Josef K. is an employee at a bank, an Everyman without any particular qualities or ambitions. His inconsequence makes doubly strange his "arrest" by an officer of the court, made with no formal charges or explanation. Disoriented and consumed with guilt for a "crime" he does not understand, Josef K. must justify his life to a "court" with which he cannot communicate. The defendant can only ask questions, but receives no answers to clarify the surreal world in which he is compelled to wander.Through the court's relentless bureaucratic proceedings and absurd juxtapositions of different hypotheses of cause and effect, the whole rational structure of the world is undermined. The trial of Josef K. becomes a chilling existential metaphor for life itself, where every sentence is a sentence of death.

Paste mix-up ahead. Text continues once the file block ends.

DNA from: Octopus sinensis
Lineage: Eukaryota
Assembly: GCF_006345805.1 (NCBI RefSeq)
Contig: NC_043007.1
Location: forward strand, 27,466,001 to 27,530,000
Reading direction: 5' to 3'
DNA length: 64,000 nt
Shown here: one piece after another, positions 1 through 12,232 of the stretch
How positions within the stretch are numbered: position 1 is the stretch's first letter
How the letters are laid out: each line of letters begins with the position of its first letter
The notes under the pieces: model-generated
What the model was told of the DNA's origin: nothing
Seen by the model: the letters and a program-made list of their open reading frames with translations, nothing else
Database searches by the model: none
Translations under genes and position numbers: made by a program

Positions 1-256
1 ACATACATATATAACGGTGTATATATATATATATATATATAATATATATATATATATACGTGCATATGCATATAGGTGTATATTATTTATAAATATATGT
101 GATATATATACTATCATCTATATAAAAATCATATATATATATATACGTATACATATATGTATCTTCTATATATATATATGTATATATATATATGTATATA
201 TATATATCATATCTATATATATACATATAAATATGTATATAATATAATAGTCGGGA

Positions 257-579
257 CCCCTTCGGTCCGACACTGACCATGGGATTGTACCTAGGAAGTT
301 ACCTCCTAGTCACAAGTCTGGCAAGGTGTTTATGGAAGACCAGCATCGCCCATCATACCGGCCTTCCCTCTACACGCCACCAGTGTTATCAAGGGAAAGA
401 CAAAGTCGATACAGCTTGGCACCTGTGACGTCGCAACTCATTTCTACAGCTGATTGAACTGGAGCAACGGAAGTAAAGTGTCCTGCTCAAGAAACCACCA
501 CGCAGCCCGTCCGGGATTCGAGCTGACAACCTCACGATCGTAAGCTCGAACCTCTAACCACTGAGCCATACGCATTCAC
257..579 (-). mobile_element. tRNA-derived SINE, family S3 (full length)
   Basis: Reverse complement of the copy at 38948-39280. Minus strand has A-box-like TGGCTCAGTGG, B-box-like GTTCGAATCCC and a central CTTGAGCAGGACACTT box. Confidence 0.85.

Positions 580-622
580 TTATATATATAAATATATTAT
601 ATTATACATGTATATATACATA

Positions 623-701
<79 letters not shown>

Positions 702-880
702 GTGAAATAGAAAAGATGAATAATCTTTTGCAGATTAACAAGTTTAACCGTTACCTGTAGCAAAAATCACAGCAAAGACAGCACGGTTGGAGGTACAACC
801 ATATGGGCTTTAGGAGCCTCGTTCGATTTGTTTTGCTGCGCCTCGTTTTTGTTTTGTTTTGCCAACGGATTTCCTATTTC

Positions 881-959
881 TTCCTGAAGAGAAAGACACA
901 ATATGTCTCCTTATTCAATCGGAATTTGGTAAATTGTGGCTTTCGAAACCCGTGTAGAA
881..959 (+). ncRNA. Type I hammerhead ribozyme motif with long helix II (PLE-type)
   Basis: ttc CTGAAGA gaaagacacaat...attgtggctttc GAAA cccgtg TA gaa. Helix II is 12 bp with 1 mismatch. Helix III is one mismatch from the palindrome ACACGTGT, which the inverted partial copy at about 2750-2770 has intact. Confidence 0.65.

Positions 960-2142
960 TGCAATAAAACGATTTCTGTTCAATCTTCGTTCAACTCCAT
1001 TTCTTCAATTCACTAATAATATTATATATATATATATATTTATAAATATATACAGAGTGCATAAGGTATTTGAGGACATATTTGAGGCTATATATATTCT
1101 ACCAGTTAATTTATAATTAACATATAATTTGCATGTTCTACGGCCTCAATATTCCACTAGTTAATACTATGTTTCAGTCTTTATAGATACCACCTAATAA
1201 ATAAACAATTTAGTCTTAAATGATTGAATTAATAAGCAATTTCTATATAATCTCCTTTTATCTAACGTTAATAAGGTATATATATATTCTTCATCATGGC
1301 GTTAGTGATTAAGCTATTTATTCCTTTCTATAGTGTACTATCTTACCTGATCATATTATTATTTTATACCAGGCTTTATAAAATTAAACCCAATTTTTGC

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by Franz Kafka
by Sir Ernest Shackleton
by Dick Francis
by G.A. Henty
by Ian Rankin
by Adam Hochschild
by Joseph Conrad
"A short note to narrator Geoffrey Howard: Breathe. Take one deep breath. Allow readers a chance to hear a pause so they can press the stop button and not miss anything. End of note. Actually, Howard has a great voice for this modern classic's new translation. (Don't fast-forward past his reading of the translator's note. It explains a lot.) Howard's British accent and deep monotone set the proper dark tone for the book. He stays away from character voices, and that works too because his inflections carry the story's emotions along. Indeed, Howard acts as our intellectual guide by emphasizing key passages and marking them as worthy of interpretation and discussion. If only he would take a breath once in a while. R.I.G. (c) AudioFile, Portland, Maine"
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